SFU obtains poster collection covering 40 years of Vancouver culture

The collection was amassed by Vancouverite Perry Giguere, who individually collected 150,000 posters

(Michelle Gomez / The Peak)

Written by: Michelle Gomez, Staff Writer

 

SFU is getting a poster collection which documents the past 40 years of Vancouver history.

The school bought the posters from Perry Giguere, a Vancouverite who had spent the past four decades putting up posters for different organizations across the city. Each time Giguere put up a poster, he kept a copy to add to his collection. Over time, Giguere collected what he claimed was 150,000 posters.

In an interview with The Peak, SFU special collections archivist Melanie Hardbattle explained that Giguere came to Vancouver in the mid-70s. He volunteered for the very first Vancouver Folk Music Festival, during which he was offered the side job of putting up posters for the event. From there, Giguere picked up jobs putting up posters for different events through word of mouth. His collection spans a large variety of festivals, organizations, bands, artists, dancers, protests, theatre, and benefits posters, among others.

Hardbattle has been working with Giguere for the past few years, going through his posters in the basement of the Vancouver Tap Dance Society, a space which he rented for storage. In February 2018, Giguere formally agreed to give SFU all of his posters, mainly as a donation. A month later, he was diagnosed with amyotrophic lateral sclerosis (ALS) and passed away in July at the age of 67.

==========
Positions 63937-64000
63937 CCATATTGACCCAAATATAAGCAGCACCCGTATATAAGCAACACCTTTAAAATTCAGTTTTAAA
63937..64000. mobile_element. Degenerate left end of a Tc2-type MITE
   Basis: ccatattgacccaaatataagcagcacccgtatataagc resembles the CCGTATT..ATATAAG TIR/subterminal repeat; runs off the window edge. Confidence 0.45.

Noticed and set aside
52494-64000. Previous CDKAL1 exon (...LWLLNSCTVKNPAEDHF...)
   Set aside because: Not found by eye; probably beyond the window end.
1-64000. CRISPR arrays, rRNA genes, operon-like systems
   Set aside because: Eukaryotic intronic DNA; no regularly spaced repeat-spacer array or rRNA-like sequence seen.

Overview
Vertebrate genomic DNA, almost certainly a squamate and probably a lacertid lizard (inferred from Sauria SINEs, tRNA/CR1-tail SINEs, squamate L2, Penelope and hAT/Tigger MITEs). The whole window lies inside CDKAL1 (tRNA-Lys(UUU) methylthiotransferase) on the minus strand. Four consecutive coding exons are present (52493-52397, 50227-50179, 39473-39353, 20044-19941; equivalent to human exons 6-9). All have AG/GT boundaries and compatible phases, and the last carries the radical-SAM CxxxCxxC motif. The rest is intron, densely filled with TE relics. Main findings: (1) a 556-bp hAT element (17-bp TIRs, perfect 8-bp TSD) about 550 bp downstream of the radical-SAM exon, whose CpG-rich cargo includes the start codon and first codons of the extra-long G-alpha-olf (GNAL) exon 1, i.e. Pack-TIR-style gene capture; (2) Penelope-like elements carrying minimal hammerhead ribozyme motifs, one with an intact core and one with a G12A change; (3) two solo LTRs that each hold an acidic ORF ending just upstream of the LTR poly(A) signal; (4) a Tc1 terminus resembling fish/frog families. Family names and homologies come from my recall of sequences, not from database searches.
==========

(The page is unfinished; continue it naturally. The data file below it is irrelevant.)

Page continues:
Over the few years that Hardbattle was working with Giguere before his diagnosis, SFU had obtained 1,400 posters, and acquired 5,000-10,000 from his house after. While the final paperwork is not yet completed, Hardbattle estimates the university will end up with between 30,000 and 40,000 posters.

While Hardbattle noted that the posters were mainly given to the university as a donation, she maintained that any monetary sum that SFU may have paid for the collection was confidential.

Hardbattle explained that this collection is significant to SFU and to the community in general because “it captures, so comprehensively, the cultural, social, and political history of Vancouver over the last 40 years.

“A lot of the underground movements and activism are captured here that otherwise we wouldn’t have a record for,” she said. In particular, SFU is interested in activism posters relating to the LGBTQ+ community and Indigenous communities.

Posters are usually considered ephemera, said Hardbattle, meaning that they are usually thrown out after having served their purpose, and for this reason, many of the posters aren not dated. She also noted that, since many organizations now use social media to advertise their events, fewer and fewer physical posters get put up.

“It’s really significant that Perry kept copies because many of the posters in this collection are going to be the only ones that exist,” said Hardbattle.

Some of the posters will eventually be viewable online, as SFU received a grant to digitize about 800 of the posters. While SFU hopes to make a display in their special collections by next year, any student or member of the general public who wants to see the posters in the meantime can make an appointment to visit in-person.

In speaking about Giguere, Hardbattle said, “so many people knew him or had him put up their posters [ . . . ] He could always tell you a story about every poster or the person that was on the poster.” The BC Alliance for Arts and Culture wrote in a memorial post for him, stating that “Perry’s legacy lies not only in the physical documents he archived, nor in his tireless work promoting Vancouver’s arts and culture scene, but in his warmth, kindness, and generosity of spirit.”